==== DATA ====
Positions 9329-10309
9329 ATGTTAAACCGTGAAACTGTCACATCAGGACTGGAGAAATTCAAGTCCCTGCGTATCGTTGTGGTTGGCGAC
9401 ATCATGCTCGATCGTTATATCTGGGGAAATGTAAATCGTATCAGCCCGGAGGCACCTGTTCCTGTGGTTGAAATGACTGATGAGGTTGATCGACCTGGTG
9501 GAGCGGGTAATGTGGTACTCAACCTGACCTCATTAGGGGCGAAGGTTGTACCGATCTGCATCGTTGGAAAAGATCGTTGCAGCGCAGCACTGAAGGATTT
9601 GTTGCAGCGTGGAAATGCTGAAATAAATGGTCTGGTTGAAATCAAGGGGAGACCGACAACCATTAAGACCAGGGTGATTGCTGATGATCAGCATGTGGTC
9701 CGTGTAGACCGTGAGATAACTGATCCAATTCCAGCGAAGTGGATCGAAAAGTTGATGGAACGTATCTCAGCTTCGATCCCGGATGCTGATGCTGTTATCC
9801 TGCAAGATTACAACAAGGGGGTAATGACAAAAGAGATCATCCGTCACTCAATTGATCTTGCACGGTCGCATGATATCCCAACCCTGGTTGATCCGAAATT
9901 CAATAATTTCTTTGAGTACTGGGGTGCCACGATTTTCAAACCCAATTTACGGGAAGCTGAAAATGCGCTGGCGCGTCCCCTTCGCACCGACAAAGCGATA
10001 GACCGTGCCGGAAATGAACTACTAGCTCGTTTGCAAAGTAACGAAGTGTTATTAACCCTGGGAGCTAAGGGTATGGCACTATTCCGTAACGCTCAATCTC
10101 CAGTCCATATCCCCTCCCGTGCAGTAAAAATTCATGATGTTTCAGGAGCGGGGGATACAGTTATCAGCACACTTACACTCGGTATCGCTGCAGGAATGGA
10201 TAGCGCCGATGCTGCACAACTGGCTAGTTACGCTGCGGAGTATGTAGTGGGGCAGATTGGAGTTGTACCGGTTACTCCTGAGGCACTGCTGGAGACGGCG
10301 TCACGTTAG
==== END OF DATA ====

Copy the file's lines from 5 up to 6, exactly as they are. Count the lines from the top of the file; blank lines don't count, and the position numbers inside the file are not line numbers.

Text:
9601 GTTGCAGCGTGGAAATGCTGAAATAAATGGTCTGGTTGAAATCAAGGGGAGACCGACAACCATTAAGACCAGGGTGATTGCTGATGATCAGCATGTGGTC
9701 CGTGTAGACCGTGAGATAACTGATCCAATTCCAGCGAAGTGGATCGAAAAGTTGATGGAACGTATCTCAGCTTCGATCCCGGATGCTGATGCTGTTATCC